By  on February 2, 1994

NEW YORK -- Those who doubt women are really taking to boxing should have witnessed the donnybrook at the opening of a new fitness club here Monday night.

The opening night party for the Broadcast Boxing Club, a co-ed facility at 41 West 57th St. that offers boxing as the workout of choice, was sponsored by Everlast for Women, and it was mainly women who took to the ring.

"Boxing for women is not about being rough or tough. It's a sense of empowerment," said Rita Cinque, vice president of Everlast for Women. "Your dad never taught you how to fight. Now you don't have to punch like a girl. It's good to know you can look out for yourself."

The event drew about 150 people, about half of them female, Fight great Sugar Ray Leonard, women's boxing champion Chris Kreuz Christopher and some lesser-known boxing enthusiasts -- most of them women -- got a chance to spar with tabloid TV king and club owner Geraldo Rivera. There were no knockdowns.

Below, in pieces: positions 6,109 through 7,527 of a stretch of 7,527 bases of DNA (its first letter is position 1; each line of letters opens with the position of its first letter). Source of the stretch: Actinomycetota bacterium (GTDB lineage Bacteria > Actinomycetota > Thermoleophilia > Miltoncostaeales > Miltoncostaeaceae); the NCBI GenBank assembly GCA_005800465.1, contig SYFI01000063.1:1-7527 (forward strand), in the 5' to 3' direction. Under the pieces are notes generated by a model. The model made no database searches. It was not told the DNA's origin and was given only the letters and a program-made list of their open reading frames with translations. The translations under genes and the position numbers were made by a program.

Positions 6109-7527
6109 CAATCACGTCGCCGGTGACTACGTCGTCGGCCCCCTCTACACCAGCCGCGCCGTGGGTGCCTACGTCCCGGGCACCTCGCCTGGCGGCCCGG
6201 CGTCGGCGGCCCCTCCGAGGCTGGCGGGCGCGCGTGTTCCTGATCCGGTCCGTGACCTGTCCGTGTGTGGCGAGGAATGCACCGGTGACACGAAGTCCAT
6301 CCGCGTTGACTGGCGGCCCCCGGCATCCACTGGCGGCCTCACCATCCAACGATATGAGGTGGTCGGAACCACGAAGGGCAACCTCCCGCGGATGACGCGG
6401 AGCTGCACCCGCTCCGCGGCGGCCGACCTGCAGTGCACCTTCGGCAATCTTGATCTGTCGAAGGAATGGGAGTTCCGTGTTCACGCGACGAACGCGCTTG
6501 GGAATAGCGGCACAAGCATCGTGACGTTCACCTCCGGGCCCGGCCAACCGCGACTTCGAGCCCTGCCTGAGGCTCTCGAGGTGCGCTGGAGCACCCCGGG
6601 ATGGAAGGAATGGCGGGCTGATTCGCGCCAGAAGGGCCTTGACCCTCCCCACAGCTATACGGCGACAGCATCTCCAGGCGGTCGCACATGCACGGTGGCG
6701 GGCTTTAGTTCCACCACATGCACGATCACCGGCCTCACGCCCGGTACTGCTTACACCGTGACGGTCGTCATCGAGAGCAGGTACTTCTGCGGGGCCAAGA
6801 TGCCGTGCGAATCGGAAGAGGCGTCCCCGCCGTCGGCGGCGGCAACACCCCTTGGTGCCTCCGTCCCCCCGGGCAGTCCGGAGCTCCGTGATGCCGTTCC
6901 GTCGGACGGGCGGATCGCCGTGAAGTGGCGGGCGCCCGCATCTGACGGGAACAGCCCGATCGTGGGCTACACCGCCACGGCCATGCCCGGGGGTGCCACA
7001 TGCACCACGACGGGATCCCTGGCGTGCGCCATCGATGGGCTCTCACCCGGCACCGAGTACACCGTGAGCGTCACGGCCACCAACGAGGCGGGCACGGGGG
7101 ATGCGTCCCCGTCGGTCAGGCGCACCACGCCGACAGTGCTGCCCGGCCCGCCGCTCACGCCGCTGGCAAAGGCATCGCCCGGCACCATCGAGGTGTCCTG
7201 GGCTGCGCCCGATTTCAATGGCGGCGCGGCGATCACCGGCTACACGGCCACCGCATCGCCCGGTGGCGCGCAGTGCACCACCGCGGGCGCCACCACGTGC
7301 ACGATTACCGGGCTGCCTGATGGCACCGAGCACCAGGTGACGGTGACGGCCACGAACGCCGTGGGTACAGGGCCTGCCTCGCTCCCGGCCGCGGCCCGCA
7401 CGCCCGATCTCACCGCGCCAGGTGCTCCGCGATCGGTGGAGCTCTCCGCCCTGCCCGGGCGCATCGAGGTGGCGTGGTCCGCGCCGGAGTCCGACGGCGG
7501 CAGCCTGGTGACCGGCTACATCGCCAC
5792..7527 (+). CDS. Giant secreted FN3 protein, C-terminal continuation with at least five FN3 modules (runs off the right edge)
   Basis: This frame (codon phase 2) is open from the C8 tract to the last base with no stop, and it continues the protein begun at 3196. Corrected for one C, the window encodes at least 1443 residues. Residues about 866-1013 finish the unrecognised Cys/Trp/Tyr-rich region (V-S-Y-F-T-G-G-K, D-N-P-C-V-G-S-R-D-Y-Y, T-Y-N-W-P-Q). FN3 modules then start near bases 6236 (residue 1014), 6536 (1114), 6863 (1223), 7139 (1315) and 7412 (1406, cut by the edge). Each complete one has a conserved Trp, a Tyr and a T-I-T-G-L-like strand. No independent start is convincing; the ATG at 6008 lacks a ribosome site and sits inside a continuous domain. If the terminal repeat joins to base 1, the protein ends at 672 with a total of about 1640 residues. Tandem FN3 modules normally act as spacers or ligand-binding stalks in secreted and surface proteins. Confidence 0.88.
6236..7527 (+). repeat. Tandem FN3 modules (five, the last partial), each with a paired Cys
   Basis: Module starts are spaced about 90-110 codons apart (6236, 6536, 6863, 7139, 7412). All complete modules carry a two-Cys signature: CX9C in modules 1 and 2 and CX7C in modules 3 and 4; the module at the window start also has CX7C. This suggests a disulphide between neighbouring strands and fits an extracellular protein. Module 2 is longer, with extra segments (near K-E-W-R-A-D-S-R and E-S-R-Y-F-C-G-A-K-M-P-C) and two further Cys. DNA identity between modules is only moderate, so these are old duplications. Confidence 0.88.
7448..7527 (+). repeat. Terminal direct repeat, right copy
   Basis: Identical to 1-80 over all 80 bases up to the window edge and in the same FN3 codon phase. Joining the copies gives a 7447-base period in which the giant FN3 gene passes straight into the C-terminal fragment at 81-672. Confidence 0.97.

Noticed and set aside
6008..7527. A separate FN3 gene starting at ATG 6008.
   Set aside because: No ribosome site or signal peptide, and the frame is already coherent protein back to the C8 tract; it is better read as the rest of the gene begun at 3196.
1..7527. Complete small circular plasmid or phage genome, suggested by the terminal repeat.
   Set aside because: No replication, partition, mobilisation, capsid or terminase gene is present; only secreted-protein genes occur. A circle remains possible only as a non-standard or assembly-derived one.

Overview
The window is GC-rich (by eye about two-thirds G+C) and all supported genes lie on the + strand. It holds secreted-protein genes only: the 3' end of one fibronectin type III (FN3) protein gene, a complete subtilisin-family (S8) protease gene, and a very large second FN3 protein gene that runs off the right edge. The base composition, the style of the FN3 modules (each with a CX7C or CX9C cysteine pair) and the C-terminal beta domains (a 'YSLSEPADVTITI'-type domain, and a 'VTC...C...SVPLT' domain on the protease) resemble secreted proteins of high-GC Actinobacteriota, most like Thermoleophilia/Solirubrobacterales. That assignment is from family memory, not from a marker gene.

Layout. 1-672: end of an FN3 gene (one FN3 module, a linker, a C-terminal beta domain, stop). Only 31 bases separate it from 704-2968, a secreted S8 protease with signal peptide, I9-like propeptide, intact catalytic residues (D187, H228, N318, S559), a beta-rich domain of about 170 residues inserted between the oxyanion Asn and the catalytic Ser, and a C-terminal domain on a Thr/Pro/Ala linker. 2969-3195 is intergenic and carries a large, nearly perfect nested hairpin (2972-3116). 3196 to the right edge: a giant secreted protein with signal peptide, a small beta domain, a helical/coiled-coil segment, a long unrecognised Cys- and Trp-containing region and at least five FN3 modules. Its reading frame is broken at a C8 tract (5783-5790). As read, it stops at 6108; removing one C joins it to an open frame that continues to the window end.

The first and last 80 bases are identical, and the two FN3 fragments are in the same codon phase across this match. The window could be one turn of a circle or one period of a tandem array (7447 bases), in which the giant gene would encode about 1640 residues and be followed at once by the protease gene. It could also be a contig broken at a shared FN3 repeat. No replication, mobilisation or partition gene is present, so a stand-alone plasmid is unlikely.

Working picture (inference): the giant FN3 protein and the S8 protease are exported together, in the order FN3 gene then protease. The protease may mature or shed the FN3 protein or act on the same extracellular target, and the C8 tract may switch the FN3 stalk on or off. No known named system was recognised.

Everlast for Women also provided 25 amateur women boxers who demonstrated ring techniques. All of them, of course, wore Everlast's women's activewear. The cotton-based collection consists of sweats, crop tops, bike shorts, boxers, unitards, classic boxers and other durable separates.

The firm began shipping a new streetwear line in December.

George Horowitz, president and chief executive officer of Everlast for Women, said his 18-month-old company finished its first year of business with sales of $15 million. Volume for 1994 is expected to hit $20 million, according to Cinque. She said the line is being sold in 18,000 gyms, health clubs and stores in the U.S. and 2,500 in Canada.

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